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Helping nuclear plants keep their cool

monitors November 6, 1996
Web posted at: 4:45 p.m. EST

From Correspondent Dick Wilson

WEST LAFAYETTE, Indiana (CNN) -- Sometimes a complicated problem can be solved with a simple solution, even when the problem is as difficult as keeping a nuclear reactor cool.

Traditional systems have relied on powered mechanical pumps. Now, a simpler method relies on the law of gravity.

Accidents at Three Mile Island in 1979 and Chernobyl in 1986 were pivotal events in the history of nuclear power plants.

Both became fixed in the public mind as fearful, even disastrous accidents. In both cases a cooling system failure caused the reactors to overheat.

Some nuclear scientists say there is a new and safer way to run nuclear power plants that could prevent such mishaps.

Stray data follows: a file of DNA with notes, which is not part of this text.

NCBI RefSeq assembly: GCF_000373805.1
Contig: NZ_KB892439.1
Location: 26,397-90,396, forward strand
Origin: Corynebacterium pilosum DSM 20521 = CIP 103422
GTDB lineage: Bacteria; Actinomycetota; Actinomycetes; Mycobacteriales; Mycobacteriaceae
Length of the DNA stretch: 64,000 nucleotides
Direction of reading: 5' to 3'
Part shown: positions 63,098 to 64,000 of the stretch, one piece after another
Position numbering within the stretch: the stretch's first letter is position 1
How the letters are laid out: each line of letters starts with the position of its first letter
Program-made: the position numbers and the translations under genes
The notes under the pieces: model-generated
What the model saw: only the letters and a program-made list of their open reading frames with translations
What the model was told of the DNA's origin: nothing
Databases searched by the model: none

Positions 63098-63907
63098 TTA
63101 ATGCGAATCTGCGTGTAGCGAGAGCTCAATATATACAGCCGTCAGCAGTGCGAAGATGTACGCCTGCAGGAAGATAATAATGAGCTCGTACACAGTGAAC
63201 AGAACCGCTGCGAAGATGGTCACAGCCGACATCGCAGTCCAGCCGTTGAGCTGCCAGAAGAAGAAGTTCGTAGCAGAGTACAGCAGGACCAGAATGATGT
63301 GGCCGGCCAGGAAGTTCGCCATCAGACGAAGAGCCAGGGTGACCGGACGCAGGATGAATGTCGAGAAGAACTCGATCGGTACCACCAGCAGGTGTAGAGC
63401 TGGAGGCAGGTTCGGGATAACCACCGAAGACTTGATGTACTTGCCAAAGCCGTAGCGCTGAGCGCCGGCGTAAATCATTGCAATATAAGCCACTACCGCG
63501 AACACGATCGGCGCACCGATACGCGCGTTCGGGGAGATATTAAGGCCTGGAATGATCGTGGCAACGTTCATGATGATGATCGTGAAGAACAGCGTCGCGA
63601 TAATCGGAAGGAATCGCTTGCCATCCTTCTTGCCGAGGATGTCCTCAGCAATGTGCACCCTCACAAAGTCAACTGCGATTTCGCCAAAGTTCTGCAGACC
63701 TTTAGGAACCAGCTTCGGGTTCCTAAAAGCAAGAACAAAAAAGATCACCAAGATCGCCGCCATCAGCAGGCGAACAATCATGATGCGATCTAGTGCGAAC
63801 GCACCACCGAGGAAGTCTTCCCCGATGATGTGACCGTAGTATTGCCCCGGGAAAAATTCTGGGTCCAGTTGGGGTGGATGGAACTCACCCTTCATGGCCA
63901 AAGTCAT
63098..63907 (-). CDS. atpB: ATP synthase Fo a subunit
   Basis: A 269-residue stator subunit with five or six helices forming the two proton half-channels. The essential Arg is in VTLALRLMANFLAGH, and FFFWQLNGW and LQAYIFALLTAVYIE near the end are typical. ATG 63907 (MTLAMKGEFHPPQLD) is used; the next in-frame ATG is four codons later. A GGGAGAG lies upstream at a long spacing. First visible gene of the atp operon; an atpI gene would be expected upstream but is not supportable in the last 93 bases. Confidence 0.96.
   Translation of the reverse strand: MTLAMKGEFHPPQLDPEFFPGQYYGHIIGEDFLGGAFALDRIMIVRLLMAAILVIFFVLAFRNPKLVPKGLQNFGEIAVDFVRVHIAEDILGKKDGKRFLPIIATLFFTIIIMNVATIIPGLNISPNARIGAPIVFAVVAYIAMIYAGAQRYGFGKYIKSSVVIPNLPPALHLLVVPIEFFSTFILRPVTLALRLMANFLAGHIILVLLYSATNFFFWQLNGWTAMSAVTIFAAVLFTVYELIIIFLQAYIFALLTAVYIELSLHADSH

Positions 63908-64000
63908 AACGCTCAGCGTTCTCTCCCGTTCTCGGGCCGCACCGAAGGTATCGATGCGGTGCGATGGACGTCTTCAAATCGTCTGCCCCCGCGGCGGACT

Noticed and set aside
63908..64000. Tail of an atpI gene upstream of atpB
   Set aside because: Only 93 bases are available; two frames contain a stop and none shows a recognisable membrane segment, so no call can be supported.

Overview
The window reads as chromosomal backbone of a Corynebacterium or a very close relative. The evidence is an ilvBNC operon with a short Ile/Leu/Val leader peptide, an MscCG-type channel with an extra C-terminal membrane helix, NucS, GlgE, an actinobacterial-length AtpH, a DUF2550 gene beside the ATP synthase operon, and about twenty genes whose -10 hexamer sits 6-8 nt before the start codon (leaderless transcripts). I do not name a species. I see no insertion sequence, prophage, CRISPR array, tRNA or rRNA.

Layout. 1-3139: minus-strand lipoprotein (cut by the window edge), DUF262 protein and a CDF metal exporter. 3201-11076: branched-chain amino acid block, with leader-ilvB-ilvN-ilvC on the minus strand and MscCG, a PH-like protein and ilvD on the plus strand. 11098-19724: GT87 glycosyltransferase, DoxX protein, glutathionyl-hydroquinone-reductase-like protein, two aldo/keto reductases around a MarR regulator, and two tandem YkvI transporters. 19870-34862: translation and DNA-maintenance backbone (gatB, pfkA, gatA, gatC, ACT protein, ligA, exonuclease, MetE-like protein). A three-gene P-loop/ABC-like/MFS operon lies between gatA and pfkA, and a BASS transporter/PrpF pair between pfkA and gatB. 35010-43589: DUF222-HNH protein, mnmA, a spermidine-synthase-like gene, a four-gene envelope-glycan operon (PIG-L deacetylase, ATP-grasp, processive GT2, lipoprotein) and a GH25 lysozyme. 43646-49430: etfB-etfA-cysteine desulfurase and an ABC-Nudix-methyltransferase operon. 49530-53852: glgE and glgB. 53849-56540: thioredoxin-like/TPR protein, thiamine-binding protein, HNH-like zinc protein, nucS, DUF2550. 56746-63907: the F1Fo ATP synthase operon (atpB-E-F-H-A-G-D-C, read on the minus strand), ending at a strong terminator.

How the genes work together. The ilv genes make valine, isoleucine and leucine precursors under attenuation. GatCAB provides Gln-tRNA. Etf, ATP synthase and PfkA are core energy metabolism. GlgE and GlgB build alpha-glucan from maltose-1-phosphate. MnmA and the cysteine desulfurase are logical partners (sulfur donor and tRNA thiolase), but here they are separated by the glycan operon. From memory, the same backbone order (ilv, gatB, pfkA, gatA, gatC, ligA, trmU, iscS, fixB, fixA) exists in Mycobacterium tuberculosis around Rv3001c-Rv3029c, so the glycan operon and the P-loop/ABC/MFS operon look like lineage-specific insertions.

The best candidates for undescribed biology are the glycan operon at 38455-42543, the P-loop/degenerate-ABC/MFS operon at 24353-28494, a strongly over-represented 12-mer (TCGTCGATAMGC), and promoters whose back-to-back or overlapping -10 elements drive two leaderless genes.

At Purdue University in Indiana, scientists are working on a reactor-like device that uses water circulated by gravity to keep the core cool. Most nuclear plants throughout the world currently rely on a system of electric pumps to keep from overheating.

Purdue scientists say their gravity-driven cooling system would keep working by itself, even if operators walked away during an accident.

The project is now in the design and testing phase.

In one test, scientists simulate the conditions of a main steam-line break. "That is one of the worst scenarios. If you break this large pipe, then the coolant will gush out," said Purdue scientist Mamoru Ishii.

The gravity-based system responded as it was designed to, circulating water and steam in a continuous loop to keep the scale-model reactor at a safe temperature automatically.

The prototype system is run by a set of computer codes, rather than plant personnel.

"The final result will be a ... next-generation computer code which the public can have confidence in," said professor Victor Ransom, who is also on the Purdue team.

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This type of passive safety system may sound simple. But scientists say it could take another 10 years of research and construction before the design is ready to be used in a nuclear power plant in the United States.


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